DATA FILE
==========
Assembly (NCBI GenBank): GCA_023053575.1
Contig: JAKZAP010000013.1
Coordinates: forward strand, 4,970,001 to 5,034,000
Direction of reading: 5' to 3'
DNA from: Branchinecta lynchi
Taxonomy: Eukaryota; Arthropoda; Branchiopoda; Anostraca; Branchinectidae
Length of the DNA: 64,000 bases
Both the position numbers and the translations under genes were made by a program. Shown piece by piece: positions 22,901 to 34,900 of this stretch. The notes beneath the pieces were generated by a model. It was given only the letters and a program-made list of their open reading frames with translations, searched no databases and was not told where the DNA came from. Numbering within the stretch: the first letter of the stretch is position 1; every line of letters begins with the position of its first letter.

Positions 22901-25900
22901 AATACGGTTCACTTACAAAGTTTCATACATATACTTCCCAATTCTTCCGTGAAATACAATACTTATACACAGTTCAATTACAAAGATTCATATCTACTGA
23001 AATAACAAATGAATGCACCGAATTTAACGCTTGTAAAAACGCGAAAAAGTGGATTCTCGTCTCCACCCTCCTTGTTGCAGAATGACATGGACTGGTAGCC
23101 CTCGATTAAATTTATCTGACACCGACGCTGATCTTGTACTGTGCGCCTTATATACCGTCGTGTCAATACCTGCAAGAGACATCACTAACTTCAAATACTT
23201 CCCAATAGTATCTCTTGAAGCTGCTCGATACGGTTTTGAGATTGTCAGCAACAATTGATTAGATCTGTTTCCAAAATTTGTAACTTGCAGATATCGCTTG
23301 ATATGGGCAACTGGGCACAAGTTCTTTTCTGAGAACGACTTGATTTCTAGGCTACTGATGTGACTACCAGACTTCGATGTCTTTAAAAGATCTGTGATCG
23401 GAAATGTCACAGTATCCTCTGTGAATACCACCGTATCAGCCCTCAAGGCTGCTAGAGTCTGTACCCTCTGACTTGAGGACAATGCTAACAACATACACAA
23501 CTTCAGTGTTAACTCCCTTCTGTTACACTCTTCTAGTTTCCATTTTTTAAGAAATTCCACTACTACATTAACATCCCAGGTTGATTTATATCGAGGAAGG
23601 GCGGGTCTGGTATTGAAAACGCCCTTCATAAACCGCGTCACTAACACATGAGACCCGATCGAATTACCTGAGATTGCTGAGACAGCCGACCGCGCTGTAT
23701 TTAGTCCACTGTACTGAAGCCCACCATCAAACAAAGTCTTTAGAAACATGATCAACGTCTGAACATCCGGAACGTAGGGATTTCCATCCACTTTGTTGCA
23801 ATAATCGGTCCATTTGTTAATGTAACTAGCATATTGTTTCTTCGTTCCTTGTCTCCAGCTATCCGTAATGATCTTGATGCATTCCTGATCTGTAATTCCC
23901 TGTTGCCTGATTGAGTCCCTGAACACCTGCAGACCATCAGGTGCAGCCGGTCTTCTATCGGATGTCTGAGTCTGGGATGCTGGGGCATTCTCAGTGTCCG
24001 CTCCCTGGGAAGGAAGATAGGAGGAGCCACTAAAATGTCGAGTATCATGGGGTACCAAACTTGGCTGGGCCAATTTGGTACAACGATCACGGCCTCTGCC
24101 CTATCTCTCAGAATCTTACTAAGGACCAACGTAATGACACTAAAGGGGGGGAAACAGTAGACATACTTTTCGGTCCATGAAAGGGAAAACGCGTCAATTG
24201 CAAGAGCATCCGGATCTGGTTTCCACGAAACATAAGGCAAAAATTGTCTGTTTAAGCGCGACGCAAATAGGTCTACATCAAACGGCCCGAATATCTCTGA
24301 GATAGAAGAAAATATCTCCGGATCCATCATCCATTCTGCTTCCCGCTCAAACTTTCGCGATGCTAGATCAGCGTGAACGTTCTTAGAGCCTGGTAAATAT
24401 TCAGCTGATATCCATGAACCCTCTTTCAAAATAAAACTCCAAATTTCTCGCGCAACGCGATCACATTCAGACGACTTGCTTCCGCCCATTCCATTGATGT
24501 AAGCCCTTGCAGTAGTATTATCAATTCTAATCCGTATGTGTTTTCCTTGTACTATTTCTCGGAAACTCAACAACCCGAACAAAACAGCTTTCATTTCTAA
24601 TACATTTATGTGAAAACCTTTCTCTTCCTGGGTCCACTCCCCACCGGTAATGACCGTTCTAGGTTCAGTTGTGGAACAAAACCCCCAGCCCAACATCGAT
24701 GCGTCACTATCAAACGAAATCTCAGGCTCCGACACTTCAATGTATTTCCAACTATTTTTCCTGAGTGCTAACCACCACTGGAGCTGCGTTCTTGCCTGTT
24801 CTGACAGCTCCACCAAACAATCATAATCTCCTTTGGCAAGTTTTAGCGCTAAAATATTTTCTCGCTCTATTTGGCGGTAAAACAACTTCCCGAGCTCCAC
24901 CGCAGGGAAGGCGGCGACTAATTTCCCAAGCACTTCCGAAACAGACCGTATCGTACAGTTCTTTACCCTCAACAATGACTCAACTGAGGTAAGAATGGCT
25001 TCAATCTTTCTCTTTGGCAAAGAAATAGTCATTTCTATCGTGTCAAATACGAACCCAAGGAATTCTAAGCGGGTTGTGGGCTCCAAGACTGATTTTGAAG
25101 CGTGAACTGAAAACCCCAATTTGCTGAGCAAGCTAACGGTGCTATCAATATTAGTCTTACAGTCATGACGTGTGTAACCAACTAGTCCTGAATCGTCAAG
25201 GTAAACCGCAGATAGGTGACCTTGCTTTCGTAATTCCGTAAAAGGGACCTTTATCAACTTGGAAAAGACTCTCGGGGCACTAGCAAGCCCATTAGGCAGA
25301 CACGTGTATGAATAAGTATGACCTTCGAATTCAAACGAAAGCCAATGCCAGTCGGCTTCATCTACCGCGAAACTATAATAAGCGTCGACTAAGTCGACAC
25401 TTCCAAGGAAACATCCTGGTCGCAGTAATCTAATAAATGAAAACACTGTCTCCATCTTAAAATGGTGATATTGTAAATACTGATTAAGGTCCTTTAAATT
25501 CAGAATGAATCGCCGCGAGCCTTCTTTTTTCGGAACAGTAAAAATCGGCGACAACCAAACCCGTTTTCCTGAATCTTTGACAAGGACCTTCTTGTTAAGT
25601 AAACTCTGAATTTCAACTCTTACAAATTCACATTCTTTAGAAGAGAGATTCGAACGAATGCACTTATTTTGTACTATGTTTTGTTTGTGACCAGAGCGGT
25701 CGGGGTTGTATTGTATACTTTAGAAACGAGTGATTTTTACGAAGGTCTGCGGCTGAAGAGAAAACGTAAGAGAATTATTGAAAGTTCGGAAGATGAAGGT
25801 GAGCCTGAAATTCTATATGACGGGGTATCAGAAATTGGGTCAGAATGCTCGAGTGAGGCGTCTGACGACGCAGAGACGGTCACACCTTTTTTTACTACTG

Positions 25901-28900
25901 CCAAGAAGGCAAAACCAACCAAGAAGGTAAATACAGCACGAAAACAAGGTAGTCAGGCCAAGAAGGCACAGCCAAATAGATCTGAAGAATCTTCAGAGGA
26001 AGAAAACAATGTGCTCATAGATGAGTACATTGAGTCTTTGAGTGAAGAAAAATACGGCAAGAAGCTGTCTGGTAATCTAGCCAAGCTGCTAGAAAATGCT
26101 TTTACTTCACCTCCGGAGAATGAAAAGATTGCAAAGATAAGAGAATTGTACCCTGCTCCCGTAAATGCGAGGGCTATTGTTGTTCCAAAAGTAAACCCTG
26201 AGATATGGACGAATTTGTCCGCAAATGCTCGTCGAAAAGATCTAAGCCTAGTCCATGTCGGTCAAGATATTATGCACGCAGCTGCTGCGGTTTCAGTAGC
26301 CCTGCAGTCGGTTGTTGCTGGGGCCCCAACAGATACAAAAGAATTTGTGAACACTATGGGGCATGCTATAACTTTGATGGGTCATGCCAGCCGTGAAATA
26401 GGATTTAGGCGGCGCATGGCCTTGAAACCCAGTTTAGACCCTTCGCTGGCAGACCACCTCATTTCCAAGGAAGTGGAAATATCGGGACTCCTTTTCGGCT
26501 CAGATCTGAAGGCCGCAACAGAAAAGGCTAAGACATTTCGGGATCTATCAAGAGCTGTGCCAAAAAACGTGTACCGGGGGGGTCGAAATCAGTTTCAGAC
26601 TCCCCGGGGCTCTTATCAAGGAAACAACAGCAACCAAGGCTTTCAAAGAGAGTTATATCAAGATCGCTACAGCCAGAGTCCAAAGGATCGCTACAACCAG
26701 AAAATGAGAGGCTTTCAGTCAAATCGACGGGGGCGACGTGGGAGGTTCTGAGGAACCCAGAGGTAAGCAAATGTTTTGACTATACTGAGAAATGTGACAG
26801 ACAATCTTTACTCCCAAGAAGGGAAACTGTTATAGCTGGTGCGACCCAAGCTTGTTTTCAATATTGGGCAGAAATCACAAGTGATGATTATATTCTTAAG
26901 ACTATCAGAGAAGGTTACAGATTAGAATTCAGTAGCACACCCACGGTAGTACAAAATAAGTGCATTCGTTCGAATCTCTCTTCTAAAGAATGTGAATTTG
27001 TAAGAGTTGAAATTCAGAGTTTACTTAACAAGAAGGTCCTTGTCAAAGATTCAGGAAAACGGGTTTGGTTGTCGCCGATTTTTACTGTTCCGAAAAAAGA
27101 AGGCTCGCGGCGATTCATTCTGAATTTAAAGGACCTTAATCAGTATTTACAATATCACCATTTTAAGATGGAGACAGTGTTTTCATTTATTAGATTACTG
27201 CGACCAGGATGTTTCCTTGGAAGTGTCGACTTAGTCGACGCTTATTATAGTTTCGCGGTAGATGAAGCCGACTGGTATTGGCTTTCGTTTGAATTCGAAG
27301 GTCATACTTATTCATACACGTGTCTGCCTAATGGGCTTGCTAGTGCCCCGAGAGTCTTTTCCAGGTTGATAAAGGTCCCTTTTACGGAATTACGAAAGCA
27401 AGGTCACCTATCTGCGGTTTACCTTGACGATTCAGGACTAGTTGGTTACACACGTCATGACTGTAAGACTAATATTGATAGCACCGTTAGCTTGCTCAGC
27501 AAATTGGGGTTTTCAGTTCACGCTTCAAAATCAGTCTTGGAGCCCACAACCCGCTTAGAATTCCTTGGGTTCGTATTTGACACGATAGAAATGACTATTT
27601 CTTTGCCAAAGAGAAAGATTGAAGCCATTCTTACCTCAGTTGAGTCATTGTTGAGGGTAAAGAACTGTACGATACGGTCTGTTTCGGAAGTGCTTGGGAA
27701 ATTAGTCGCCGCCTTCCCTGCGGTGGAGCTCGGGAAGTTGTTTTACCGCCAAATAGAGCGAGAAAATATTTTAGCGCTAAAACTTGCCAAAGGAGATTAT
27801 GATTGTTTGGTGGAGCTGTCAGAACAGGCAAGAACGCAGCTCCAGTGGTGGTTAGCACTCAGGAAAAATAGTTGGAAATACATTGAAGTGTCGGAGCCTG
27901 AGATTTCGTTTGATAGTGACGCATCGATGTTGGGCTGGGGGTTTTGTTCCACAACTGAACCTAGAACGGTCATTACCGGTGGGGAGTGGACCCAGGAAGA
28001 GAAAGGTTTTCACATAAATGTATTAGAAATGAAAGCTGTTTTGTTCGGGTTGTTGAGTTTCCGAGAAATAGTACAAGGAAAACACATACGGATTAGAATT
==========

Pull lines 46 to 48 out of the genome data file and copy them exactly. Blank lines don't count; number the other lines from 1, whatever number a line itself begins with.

26401 GGATTTAGGCGGCGCATGGCCTTGAAACCCAGTTTAGACCCTTCGCTGGCAGACCACCTCATTTCCAAGGAAGTGGAAATATCGGGACTCCTTTTCGGCT
26501 CAGATCTGAAGGCCGCAACAGAAAAGGCTAAGACATTTCGGGATCTATCAAGAGCTGTGCCAAAAAACGTGTACCGGGGGGGTCGAAATCAGTTTCAGAC
26601 TCCCCGGGGCTCTTATCAAGGAAACAACAGCAACCAAGGCTTTCAAAGAGAGTTATATCAAGATCGCTACAGCCAGAGTCCAAAGGATCGCTACAACCAG